Persona ★★★★

Part of the 2014 30 countries challenge, Film #1 - Sweden


I have to be up front about something. I'm not a fan of intellectual films. To be precise, I'm not a fan of films in which the dialogue is intellectual. That isn't to say I only like popcorn, far from it. It is just that when it comes to pronouncing intellectual ideas, I either prefer to read (essays and books, subtitles excluded, obviously), or watch a story or see visuals that elicit intellectual thoughts.

Having said that, I'm not sure that all of Persona fits into the category I dislike, but there were enough pronouncements being made to make me cringe a little. I can't say that I understood the film. I doubt anyone can, at least on a first viewing. From what I have been reading, it seems that Bergman may have been pushing the limits of cinema itself. If I am being honest I have no clue what that means. I would probably have to read a whole bunch of essays on the film to figure that out, something I am not inclined to do at the moment.

If I am going to figure out just a sliver of this film in the immediate future I have to focus on the one thing that stood out for me, and that is Alma's (Bibi Andersson) story of sex with the boy on the beach. It is a prominent story and I am trying to figure out why Bergman made it so prominent and why he thought Alma the nurse would pick that one story to tell. What about it is so important to her? Why was she telling it? Why did she want Elisabet Volger (Liv Ullmann) to know about it? If the film is an ode to cinema in some way perhaps Elisabet the actress is simply preparing for a role. Perhaps Alma doesn't exist per se and is but the character that Elisabet wants to portray. That would make the story being told mere character background, which some acting methods require. Or perhaps they are two different people but the film is from Elisabet's point of view and she is focusing on creating a character hence the importance of "a story". Or things are simpler, and Alma is real and just wanted to impress Elisabet in some way. I don't have the answers. Perhaps I never will. It is most likely that I am focusing on the wrong thing. But I don't take well to intellectual films, so I am focusing on the one small story that I was told in the film, and I want to assume that it is central in some way.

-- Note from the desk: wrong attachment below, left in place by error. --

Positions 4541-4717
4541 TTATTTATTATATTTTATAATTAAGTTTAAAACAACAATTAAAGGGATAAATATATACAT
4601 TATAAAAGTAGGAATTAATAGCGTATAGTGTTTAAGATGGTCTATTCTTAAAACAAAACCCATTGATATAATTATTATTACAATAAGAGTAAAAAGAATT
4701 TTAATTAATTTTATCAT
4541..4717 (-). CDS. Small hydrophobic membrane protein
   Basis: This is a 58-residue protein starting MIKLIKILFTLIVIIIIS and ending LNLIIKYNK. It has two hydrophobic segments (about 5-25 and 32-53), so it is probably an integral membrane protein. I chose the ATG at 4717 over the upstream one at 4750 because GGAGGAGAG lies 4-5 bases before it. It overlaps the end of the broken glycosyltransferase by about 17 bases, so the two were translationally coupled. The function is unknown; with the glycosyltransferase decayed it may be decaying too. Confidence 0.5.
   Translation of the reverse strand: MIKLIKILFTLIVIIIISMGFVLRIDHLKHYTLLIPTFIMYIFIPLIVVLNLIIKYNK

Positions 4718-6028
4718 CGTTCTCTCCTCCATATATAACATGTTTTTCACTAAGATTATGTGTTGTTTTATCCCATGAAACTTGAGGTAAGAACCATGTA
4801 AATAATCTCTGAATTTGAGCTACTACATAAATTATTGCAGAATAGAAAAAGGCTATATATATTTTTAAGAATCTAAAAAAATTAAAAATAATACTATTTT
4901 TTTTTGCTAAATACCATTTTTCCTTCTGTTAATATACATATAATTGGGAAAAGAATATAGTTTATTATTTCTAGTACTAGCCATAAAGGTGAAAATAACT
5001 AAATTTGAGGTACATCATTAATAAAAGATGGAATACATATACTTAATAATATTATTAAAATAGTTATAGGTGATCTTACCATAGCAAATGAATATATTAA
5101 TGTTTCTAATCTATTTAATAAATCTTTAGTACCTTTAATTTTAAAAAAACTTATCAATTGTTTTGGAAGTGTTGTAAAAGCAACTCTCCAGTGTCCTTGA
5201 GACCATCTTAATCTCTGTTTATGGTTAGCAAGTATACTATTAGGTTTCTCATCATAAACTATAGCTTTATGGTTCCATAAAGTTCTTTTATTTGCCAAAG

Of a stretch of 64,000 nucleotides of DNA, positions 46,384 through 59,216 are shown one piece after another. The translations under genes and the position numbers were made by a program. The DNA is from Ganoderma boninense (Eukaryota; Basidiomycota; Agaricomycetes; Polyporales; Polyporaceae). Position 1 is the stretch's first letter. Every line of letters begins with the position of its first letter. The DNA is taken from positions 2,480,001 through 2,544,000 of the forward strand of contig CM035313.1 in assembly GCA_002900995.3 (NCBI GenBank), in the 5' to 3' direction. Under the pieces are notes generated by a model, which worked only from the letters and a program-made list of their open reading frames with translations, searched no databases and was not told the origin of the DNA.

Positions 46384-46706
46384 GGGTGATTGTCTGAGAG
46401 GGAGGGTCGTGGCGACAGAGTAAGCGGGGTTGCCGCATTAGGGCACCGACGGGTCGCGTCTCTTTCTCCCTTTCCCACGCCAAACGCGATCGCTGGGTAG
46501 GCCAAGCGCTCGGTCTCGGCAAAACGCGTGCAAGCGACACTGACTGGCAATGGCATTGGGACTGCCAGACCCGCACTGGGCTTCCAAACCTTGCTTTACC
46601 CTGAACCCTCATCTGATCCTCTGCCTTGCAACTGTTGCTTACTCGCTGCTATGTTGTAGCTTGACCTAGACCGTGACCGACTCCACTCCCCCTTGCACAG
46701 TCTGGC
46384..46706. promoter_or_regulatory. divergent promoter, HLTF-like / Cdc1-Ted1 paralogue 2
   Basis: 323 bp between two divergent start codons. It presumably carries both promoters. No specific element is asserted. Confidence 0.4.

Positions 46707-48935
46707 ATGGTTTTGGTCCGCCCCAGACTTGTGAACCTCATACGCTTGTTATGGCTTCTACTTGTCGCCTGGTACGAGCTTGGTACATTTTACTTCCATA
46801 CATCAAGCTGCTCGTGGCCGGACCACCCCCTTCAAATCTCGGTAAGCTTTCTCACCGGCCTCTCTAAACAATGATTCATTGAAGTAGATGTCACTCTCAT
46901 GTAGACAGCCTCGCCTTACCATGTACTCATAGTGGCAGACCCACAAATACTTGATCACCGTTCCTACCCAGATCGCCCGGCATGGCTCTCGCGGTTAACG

A re-watch is obviously necessary. I have nothing against films that need to be re-watched. I prefer it when a film leaves something a bit more tangible, something on which to hang the hat if not the coat, but I can't really fault the film for that. It is so obscure that one can't really fault it for anything, can they, and that is always a concern. All to say that the film is considered a masterpiece. I certainly can't declare it to be so given that I have no clue what I saw. Maybe one day. Maybe the 3rd or 4th viewing will push a button. Maybe not. I'm not convinced it is one of those films that needs to be 'experienced' à la Tree of Life, because it is altogether too intellectual for that. If multiple viewings are required to crack a bit of the nut, then multiple viewings it is, presuming, of course, that I want to crack the nut. I think I might.

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